M. Westgård Erichsen, S. Svelle, U. Olsbye*, Catalysis Today, 215 (2013) 216.

Paper III: Shape selectivity in zeolite catalysis. The Methanol to Hydrocarbons (MTH) reaction.

S. Teketel, M. Westgård Erichsen, F. Lønstad Bleken, S. Svelle, K. P. Lillerud, U.

Olsbye*, Catalysis: Volume 26, The Royal Society of Chemistry, 2014, pp. 179.

Paper IV: Syngas to liquids via oxygenates.

M. Westgård Erichsen, J. S. Martinez-Espin, F. Joensen, S. Teketel, P. d. C. Huertas, K. P.

Lillerud, S. Svelle, P. Beato, U. Olsbye*, Submitted as book chapter in “Small-Scale Gas to Liquid Fuel Synthesis”, CRC press Paper V: How zeolitic acid strength and composition alter the reactivity of alkenes and aromatics towards methanol.

M. Westgård Erichsen, K. De Wispelaere, K. Hemelsoet, S. Moors T. Deconinck, M.

Waroquier, S. Svelle, V. Van Speybroeck, U. Olsbye*, Manuscript in preparation.

Paper VI: Reactivity of the heptamethylbenzenium cation – a combined mass spectrometric and catalytic investigation M. Westgård Erichsen*, M. Mortén, O. Sekiguchi, S. Svelle, E. Uggerud, U. Olsbye, Manuscript in preparation.

* corresponding author

–  –  –

Paper I: The author participated in planning the work and performed all the experiments.

The author was strongly involved in data interpretation and preparation of the manuscript.

Paper II: The author performed all experiments and data analysis. The author was also strongly involved in planning the work, interpretation of the results and in preparation of the manuscript.

Paper III: The author performed all new experiments required for preparation of the manuscript (catalytic tests of H-SSZ-24, H-MOR, H-BEA and H-ZSM-22), and was strongly involved in both planning and writing of the manuscript.

Paper IV: The author was strongly involved in the planning and writing of the manuscript.

Paper V: The author planned and performed all catalytic experiments, and was strongly involved in interpretation of the results. The author also prepared the manuscript together with K. De Wispelaere.

Paper VI: The author planned the work, performed all catalytic tests, and prepared the manuscript together with U. Olsbye. Furthermore, the author co-supervised M. Mortén during a Bachelor degree project on synthesis and catalytic testing of HMMC.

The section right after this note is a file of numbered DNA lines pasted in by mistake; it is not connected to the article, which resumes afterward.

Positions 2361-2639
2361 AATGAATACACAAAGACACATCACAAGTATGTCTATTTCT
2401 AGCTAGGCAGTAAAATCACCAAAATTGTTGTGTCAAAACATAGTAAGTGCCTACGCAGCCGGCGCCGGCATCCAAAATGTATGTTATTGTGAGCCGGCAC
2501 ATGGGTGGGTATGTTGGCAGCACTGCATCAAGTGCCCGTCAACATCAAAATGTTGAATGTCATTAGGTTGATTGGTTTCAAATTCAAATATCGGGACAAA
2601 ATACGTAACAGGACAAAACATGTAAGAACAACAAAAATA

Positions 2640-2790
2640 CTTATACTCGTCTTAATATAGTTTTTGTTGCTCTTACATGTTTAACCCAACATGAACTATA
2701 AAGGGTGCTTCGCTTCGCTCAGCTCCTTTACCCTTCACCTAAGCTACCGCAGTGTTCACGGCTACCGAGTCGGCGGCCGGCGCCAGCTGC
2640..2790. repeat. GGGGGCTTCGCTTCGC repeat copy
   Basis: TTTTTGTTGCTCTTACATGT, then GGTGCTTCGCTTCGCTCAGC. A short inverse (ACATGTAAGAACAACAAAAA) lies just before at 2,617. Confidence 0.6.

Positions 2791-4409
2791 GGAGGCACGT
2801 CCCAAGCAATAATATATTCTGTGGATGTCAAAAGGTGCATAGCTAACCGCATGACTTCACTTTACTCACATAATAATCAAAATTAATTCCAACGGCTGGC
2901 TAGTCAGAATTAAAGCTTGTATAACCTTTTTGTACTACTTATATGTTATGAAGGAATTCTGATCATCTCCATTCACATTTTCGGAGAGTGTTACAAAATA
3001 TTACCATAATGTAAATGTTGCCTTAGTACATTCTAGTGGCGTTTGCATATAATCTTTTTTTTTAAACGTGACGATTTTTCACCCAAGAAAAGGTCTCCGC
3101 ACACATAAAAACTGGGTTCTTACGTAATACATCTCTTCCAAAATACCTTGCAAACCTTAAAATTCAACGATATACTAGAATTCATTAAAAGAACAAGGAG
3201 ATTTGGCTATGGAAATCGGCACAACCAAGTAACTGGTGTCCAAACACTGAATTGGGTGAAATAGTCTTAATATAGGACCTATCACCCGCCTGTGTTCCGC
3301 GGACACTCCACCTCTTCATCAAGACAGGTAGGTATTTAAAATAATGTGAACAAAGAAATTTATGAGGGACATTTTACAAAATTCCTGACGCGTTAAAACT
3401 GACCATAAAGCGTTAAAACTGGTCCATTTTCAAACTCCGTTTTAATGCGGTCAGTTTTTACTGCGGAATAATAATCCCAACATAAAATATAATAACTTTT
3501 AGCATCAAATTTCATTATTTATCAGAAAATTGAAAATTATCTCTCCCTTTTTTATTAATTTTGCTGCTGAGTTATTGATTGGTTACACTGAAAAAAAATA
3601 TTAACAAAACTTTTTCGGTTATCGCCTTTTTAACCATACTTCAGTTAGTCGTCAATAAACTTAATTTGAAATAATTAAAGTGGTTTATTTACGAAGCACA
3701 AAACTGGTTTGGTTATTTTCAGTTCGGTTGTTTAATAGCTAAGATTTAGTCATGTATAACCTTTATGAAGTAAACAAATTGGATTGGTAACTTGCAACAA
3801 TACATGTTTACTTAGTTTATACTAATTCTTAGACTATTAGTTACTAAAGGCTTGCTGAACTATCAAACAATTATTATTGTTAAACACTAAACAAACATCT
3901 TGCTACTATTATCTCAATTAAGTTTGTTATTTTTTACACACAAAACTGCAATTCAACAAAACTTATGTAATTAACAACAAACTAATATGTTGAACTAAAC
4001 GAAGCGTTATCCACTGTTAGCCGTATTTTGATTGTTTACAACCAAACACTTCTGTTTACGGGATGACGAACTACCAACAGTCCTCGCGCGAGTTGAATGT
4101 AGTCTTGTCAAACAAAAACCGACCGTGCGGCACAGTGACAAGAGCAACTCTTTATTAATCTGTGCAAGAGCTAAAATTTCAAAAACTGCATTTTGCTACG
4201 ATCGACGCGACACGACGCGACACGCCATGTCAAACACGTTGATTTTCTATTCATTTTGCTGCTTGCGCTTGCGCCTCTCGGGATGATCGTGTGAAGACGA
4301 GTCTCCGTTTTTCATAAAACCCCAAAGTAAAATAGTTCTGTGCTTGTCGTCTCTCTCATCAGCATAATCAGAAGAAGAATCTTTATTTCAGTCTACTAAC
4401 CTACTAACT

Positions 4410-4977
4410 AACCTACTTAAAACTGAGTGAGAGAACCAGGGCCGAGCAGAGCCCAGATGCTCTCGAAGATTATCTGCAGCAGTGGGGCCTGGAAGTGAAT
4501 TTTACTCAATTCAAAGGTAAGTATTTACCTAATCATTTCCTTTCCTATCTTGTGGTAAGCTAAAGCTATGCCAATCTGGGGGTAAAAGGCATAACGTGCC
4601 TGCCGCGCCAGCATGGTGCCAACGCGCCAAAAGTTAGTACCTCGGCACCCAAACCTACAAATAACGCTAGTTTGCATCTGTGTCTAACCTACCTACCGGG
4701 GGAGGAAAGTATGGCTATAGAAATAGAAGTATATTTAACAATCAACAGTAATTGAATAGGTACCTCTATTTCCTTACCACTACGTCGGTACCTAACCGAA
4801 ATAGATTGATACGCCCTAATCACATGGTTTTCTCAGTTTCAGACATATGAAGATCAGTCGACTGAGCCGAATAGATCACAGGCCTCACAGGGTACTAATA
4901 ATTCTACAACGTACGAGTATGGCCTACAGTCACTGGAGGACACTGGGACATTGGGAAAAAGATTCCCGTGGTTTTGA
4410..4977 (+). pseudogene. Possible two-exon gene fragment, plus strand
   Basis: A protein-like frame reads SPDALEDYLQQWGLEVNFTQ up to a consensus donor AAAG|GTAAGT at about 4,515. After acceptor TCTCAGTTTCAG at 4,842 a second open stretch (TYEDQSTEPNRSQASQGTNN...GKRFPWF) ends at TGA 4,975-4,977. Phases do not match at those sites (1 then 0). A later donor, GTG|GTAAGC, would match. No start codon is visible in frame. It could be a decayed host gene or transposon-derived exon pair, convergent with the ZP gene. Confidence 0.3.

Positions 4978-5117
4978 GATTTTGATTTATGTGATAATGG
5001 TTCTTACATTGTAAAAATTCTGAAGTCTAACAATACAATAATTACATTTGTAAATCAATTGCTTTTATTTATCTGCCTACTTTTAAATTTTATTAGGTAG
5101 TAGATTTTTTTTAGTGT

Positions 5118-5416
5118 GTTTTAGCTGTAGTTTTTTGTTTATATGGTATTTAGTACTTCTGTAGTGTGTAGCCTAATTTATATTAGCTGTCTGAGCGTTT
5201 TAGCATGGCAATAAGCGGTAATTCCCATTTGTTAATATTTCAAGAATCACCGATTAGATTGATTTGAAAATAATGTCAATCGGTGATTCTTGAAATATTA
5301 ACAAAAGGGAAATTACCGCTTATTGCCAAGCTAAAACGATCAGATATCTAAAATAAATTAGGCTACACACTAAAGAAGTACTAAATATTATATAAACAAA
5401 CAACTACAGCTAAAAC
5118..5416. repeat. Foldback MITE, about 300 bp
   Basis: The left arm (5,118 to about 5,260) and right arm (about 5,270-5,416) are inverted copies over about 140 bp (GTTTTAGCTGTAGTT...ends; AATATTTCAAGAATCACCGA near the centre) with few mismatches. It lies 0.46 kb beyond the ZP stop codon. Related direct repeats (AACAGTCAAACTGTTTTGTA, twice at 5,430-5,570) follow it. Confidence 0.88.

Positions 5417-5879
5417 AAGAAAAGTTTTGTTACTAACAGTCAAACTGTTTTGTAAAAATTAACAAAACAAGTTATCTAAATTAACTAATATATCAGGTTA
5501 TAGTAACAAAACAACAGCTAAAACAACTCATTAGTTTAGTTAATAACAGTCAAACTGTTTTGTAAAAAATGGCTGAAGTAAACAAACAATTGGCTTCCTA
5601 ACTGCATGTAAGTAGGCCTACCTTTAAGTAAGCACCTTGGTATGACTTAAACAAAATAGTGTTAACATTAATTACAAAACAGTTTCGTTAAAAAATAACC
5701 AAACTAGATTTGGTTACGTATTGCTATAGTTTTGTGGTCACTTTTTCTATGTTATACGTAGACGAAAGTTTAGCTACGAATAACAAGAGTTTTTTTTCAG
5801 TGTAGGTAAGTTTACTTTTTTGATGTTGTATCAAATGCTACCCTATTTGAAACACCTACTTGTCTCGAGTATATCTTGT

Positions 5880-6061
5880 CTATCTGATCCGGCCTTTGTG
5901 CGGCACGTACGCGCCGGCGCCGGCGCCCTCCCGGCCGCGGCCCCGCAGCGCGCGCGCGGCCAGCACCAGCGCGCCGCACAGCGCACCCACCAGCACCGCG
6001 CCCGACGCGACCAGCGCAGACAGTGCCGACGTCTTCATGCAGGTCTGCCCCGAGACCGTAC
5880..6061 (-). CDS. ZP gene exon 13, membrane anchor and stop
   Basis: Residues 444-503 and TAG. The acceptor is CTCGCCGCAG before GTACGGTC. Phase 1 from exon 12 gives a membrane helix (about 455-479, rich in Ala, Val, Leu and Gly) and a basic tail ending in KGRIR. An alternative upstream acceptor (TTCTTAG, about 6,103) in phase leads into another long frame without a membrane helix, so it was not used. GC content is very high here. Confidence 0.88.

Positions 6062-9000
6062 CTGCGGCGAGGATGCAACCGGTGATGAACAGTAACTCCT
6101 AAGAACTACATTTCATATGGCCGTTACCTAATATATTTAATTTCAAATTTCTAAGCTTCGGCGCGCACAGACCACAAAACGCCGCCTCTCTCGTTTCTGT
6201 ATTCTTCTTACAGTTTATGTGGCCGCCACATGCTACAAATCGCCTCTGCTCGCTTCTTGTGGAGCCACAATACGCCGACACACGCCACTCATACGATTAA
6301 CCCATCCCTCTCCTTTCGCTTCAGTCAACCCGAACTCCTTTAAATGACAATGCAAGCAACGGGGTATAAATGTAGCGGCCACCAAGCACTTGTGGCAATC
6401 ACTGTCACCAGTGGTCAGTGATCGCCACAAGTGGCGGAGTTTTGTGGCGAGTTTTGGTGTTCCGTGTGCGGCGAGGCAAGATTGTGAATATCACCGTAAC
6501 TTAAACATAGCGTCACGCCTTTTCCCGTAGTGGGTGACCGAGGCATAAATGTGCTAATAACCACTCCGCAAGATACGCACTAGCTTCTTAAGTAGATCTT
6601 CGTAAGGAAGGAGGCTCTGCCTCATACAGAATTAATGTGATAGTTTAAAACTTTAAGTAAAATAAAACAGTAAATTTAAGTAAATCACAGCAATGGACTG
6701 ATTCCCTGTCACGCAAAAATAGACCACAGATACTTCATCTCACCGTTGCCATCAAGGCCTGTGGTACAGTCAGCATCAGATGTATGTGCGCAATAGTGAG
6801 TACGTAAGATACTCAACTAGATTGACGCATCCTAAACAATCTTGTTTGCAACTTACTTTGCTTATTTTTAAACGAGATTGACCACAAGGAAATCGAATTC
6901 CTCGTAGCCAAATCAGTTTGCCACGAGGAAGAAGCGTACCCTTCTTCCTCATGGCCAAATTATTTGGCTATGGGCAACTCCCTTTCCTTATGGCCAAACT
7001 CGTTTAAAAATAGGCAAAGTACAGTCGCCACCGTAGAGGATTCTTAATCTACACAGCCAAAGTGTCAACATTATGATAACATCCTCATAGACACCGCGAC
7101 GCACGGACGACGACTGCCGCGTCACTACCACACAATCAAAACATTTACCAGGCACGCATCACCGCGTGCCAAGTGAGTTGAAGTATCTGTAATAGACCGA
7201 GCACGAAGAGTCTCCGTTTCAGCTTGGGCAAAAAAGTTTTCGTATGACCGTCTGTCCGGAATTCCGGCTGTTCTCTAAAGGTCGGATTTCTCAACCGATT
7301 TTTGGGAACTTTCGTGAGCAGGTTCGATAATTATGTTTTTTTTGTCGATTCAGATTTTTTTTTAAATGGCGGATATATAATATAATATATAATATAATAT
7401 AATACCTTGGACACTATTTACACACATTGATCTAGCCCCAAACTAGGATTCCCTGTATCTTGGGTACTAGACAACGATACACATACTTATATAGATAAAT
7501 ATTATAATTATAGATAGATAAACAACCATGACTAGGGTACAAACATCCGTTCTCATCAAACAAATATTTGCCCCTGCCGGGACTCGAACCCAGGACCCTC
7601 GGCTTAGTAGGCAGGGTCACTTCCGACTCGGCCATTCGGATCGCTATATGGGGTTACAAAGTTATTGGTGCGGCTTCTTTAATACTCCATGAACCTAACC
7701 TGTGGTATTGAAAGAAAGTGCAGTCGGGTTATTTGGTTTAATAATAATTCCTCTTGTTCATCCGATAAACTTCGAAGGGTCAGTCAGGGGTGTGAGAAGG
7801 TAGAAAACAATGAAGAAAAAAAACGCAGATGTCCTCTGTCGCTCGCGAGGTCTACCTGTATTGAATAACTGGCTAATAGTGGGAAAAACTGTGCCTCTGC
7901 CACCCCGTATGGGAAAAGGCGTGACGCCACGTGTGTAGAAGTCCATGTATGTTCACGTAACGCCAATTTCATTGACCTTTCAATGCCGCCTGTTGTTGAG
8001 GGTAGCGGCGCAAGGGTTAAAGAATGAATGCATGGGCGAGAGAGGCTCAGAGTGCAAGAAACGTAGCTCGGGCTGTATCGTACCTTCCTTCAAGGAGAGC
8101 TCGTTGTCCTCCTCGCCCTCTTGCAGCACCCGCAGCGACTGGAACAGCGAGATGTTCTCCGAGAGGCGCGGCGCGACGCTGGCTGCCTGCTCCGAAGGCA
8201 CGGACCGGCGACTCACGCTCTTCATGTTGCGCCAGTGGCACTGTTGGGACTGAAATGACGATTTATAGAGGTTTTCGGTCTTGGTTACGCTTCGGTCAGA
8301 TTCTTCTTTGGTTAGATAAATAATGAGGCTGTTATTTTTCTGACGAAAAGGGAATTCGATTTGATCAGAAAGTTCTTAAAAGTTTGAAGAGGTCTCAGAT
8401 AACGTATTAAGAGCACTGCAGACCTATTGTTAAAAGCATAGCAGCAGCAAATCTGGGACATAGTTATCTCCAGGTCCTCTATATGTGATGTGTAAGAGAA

viii List of conference contributions Mechanisms of olefin formation in H-SAPO-5 during methanol-to-hydrocarbons (MTH) catalysis.

M. Westgård Erichsen, M. H. Nilsen, K. P. Lillerud, S. Svelle, U. Olsbye Poster presented at the XIIth Netherlands' Catalysis and Chemistry Conference, March 10th-12th, 2011, Noordwijkerhout, The Netherlands Conversion of methanol to hydrocarbons over H-SAPO-5: Towards elucidating the effects of acid strength.

M. Westgård Erichsen, S. Svelle, U. Olsbye Keynote lecture given at SynFuel2012, June 29-30, 2012, Munich, Germany H-SAPO-5 as model catalyst for methanol conversion: Does a lower acid strength shift the alkene formation mechanism?

M. Westgård Erichsen, S. Svelle, U. Olsbye Poster presented for poster symposium at the 15th International Catalysis Conference, July 1-6, 2012 Munich, Germany The influence of catalyst acid strength on reactions relevant to methanol-to- hydrocarbons (MTH) catalysis.

M. Westgård Erichsen, S. Svelle, U. Olsbye Poster presented for poster symposium at Europacat 2013, September 1-6, 2013, Lyon, France The influence of catalyst acid strength on reactions relevant for Methanol To Hydrocarbons (MTH) catalysis.

M. Westgård Erichsen, K. De Wispelaere, J. Van der Mynsbrugge, S. Moors, T.

Deconinck, S. Svelle, K. Hemelsoet, V. Van Speybroeck, U. Olsbye Oral presentation at the 16th Nordic Symposium on Catalysis, June 15-17, 2014, Oslo, Norway

ix Scope

The scope of this PhD project was to study reaction mechanisms and kinetics of acid-catalysed hydrocarbon reactions over zeolitic catalysts, with the effects of catalyst acid strength as the main focus. The first goal was to study in detail the reaction mechanisms of the commercially interesting methanol to hydrocarbons (MTH) reaction over the weakly acidic zeotype H-SAPO-5. Subsequently the structurally identical strongly acidic zeolite H-SSZ-24 should be synthesised, and a detailed comparison of the two catalysts in the MTH reaction performed. The third aim was to study the kinetics of single reactions over these two catalysts.

The large amount of work related to the MTH reaction also led to involvement in studies of other catalysts for the same reaction. For this reason, work and discussions on the MTH reaction constitutes a large portion of this thesis. Two single reaction steps were studied in more detail: methylation and polymethylbenzene de-alkylation. While a full kinetic study of the methylation of benzene and propene over the two catalysts was initiated, it was not completed due to experimental difficulties. Nevertheless, novel results on how acid strength affected methylation of aromatics and alkenes were obtained and are reported here.